Mentorship programs strengthen bonds between high school, junior high
Brother to Brother and Sister to Sister, begins each year with applications completed by high school and junior high students. Advisors of the mentorship programs oversee activities including on and off campus lunches.
Terry Richards oversees Brother to Brother and developed a passion for it over the years. According to Richards, the way the the high schoolers and junior highers behaved toward each other was much different than it seems now.
“I think it has been very valuable to the boys,” Richards said. “Actually more than I thought it would. When I first came to the school, the high school guys picked on the junior high guys. They harassed them, they threw them in the trash cans and other things like that.”
According to Richards, the school does not see any serious problems between the high school and junior high students since the program’s inception eight years ago. Richards shares the impact of the program on junior to high school student relations.
“I think what it was is that the high schoolers realized that they had a responsibility,” Richards said, “older guy to younger guy. They wanted to fulfill that responsibility that they felt, and they didn’t want to have the younger guy think badly of them.”
Recently, Katie Reneau, who oversaw the Sister to Sister program last year, has transitioned to the position of elementary principal. Reneau believes that the older students help the younger ones get through their 7th and 8th grade years.
“I think we’ve got a few who just really want to serve others,” Reneau said. “They went through the program and saw the value of it. It was a great opportunity for them, and they want to invest in that again. ‘Hey, someone did this for me. I want to give back and do this for someone else.’”
With Reneau unable to lead Sister to Sister in her new position, she sought out a new leader. Cheer coach Hope Villines offered to take the responsibility of overseeing the program. Villines works with junior high and high school cheer squads and expresses her excitement for the new opportunity.
“Junior high and high school is actually the age group I love to work with the most,” Villines said. “More importantly, I feel it is our responsibility to to teach our older girls to pour into the younger girls. It’s always been something that’s been on my heart… I’m really blessed to be part of it.”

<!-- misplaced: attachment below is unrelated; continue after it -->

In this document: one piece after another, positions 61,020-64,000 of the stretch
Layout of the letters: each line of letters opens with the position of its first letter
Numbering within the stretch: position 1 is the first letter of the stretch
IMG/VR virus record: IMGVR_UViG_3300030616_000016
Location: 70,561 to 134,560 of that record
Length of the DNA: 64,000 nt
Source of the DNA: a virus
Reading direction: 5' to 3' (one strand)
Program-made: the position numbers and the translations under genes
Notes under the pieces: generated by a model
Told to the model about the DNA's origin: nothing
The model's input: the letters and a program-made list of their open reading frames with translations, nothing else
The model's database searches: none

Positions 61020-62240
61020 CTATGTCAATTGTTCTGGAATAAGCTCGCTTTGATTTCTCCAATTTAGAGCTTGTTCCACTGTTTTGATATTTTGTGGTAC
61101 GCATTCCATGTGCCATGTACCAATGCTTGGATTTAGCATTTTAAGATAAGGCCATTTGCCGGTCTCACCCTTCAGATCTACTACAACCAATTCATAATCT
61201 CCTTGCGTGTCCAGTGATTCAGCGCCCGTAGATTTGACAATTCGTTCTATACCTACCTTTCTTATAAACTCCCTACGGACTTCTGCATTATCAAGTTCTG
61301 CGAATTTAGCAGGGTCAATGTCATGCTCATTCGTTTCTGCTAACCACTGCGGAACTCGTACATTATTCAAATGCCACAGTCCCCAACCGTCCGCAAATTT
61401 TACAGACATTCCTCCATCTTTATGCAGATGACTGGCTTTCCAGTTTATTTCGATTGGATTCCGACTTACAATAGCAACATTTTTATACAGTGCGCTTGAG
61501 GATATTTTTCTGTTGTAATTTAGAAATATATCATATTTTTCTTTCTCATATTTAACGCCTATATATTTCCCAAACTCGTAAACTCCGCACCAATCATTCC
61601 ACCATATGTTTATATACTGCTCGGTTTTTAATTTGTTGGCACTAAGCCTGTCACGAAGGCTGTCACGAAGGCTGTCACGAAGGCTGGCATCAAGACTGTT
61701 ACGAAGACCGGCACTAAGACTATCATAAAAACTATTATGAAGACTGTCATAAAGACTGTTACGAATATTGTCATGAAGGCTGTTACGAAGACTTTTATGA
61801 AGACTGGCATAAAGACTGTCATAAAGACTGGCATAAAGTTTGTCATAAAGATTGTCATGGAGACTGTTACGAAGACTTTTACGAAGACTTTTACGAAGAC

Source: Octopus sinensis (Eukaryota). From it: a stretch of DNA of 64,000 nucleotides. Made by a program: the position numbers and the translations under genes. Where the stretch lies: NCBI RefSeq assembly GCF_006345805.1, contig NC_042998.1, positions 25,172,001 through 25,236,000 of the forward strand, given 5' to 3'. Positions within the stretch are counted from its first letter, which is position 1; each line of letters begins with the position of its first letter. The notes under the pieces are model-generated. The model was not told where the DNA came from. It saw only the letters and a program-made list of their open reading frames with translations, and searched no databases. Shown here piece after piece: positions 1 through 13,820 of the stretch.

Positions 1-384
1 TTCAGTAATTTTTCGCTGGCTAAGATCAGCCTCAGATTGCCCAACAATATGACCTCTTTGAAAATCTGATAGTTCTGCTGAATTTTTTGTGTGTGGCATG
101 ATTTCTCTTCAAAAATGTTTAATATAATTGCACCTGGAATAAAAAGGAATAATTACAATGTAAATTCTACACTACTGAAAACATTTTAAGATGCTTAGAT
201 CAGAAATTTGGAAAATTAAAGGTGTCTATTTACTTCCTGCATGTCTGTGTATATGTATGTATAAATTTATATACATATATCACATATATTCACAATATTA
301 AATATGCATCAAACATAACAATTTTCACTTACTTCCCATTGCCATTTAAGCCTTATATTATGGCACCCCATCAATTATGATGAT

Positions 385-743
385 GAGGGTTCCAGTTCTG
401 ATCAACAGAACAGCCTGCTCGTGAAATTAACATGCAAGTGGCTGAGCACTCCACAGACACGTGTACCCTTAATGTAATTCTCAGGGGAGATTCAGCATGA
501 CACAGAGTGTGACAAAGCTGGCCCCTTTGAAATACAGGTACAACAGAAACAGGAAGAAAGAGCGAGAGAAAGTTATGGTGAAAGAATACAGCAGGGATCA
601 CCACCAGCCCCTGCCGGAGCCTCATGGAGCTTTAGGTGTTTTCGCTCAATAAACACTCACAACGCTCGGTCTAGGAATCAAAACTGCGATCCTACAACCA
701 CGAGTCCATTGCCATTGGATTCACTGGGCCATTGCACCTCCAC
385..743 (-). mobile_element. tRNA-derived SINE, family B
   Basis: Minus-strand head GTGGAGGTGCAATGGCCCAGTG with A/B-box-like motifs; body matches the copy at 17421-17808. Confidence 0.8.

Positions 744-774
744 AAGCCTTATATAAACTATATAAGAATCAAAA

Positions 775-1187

Students involved in the Brother to Brother and Sister to Sister programs anticipate meeting their new ‘siblings’ for the year. High school students learn more about their junior high partner during on and off campus lunches.
Carson Ochs, ‘21, participates in Brother to Brother the last two years, once as a younger and once as a older brother. Ochs is excited to begin his third year.
“One of the reasons I joined is that I wanted to bond with a younger guy and help him in his life,” Ochs said. “I would definitely recommend it. I really think that you can learn a lot from your brother and he can learn a lot from you. I had a great time working with him”
Junior Annabelle Messer believes that more girls should get involved in Sister to Sister. In the program for two years, Messer enjoyed it her sophomore year, and she plans to continue to participate.
“I enjoy sister to sister because I am able to mentor someone who is younger than me as well as make new friends,” Messer said. “I recommend doing Sister to Sister because of the bond you make with your little sister and you have lots of fun going off campus.”
Richards met with high school brothers for a training session at lunch, Sept. 4. Junior high orientation starts Sept. 18. The brothers will be paired and introduced Sept. 25. Currently no dates have been posted for Sister to Sister.
For more articles, read Choir travels to Cayucos for annual retreat. For more on Brother to Brother and Sister to Sister, read Brother to Brother and Sister to Sister accepting applications.
Brayden Iest can be reached via email.Follow The Feather via Twitter @thefeather, Instagram @thefeatheronline and Facebook @thefeatheronline.
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